Uruguay’s secularism yielding to public religious expression and pluralism

Uruguay is slowly becoming more accommodating to the expression of religion in the public sphere after years of strict separation between the state and public religious expression, according to a new study by Nestor Da Costa in the journal Social Compass (online in August). secularism was traditionally close to the French laïcité model of church-state separation, which asserted strict control of church, particularly Catholic, public expression. Since the 1980s and 1990s, there has been a movement of non-Catholic faiths into the public sphere, as seen in the visibility of Afro-Brazilian religions (a statue of the goddess Iemanja was allowed) and of Pentecostalism through its media presence, as well as in more generic religious expression in popular culture. Marian Catholic groups have been allowed to use the media, although the Catholic Church continues to face uphill battles in maintaining a public presence.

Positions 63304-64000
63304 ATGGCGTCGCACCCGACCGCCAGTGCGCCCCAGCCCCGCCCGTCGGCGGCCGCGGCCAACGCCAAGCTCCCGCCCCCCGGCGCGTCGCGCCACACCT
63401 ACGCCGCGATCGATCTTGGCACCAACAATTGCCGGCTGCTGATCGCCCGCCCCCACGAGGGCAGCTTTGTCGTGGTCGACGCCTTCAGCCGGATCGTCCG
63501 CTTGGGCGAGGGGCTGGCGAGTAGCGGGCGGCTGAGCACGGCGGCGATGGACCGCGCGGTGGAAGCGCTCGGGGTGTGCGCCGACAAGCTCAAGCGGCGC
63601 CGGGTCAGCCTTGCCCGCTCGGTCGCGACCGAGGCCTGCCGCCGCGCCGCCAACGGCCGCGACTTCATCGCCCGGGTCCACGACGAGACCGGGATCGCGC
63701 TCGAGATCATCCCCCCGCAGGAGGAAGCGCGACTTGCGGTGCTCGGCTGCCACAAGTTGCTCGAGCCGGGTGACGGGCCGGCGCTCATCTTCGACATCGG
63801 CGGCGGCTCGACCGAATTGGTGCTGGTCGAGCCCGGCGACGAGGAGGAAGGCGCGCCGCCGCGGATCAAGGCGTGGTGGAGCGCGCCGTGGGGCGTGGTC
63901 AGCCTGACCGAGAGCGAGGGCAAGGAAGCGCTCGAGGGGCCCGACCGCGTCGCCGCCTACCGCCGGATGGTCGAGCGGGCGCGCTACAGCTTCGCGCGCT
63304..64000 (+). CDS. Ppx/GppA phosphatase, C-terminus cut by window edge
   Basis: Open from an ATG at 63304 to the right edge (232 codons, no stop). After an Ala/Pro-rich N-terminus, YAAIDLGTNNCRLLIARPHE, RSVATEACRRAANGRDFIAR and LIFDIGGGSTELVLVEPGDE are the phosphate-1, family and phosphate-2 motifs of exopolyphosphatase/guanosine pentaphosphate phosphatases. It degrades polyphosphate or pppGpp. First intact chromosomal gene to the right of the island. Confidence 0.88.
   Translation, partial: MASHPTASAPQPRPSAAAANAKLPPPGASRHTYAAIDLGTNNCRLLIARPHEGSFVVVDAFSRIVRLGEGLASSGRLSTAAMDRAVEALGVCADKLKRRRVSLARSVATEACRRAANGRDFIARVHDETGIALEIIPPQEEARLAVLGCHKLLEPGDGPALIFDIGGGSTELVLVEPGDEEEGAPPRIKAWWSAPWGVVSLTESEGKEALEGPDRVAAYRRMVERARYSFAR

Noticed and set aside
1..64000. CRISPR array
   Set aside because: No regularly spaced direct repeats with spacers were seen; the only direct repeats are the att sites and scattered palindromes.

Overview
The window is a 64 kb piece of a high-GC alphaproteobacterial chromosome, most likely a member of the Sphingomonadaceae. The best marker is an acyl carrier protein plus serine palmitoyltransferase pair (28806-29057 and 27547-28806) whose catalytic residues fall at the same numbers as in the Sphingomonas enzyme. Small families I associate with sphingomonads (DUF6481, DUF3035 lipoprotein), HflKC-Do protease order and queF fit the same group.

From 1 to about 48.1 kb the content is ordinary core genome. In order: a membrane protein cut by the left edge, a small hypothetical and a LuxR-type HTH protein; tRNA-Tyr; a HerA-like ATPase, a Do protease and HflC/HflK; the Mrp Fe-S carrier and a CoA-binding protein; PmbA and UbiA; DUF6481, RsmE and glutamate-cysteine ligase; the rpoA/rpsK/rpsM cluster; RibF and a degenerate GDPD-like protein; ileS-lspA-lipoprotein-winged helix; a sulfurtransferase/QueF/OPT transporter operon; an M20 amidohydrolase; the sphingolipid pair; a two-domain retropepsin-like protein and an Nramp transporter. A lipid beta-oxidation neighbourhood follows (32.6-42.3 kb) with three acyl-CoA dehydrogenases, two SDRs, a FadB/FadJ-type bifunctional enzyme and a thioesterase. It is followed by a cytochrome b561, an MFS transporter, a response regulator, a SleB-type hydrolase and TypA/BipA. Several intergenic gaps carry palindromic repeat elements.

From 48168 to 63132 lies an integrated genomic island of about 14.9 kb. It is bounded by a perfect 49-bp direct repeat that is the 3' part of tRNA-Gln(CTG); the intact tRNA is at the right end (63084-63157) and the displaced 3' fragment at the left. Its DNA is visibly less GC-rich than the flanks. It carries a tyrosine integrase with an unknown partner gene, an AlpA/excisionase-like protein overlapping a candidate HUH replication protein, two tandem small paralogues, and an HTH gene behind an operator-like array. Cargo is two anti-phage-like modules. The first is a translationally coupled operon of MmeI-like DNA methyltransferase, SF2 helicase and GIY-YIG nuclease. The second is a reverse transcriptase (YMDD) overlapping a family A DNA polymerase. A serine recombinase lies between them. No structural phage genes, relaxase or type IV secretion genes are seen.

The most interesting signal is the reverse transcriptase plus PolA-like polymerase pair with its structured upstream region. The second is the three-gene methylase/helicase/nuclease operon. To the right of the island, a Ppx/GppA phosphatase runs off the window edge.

In 2017, the Church’s request to install a statue of the Virgin Mary was turned down by the government. An earlier statue of Pope John Paul II and a cross commemorating his visit to Uruguay were accepted, though not without protest and divisions. In 2016, Uruguay’s Catholics, at the suggestion of its cardinal, displayed seasonal posters depicting a nativity scene and a mention of Jesus in their windows and balconies, which also drew controversy over whether such actions violated the society’s secularism. When President Tabaré Vázquez displayed such a poster from his home, there was criticism that the country’s leader had violated state secularism. Da Costa concludes that there are “small movements toward accepting religion in public space … [and that] Uruguayan people tend to exhibit searches for transcendence in more visible ways (and less privately) than they did decades ago.” Diversity is “becoming increasingly valued in personal expression,” which leads to a reluctance to publicly endorse a single religion.

(Social Compass, http://journals.sagepub.com/home/scp)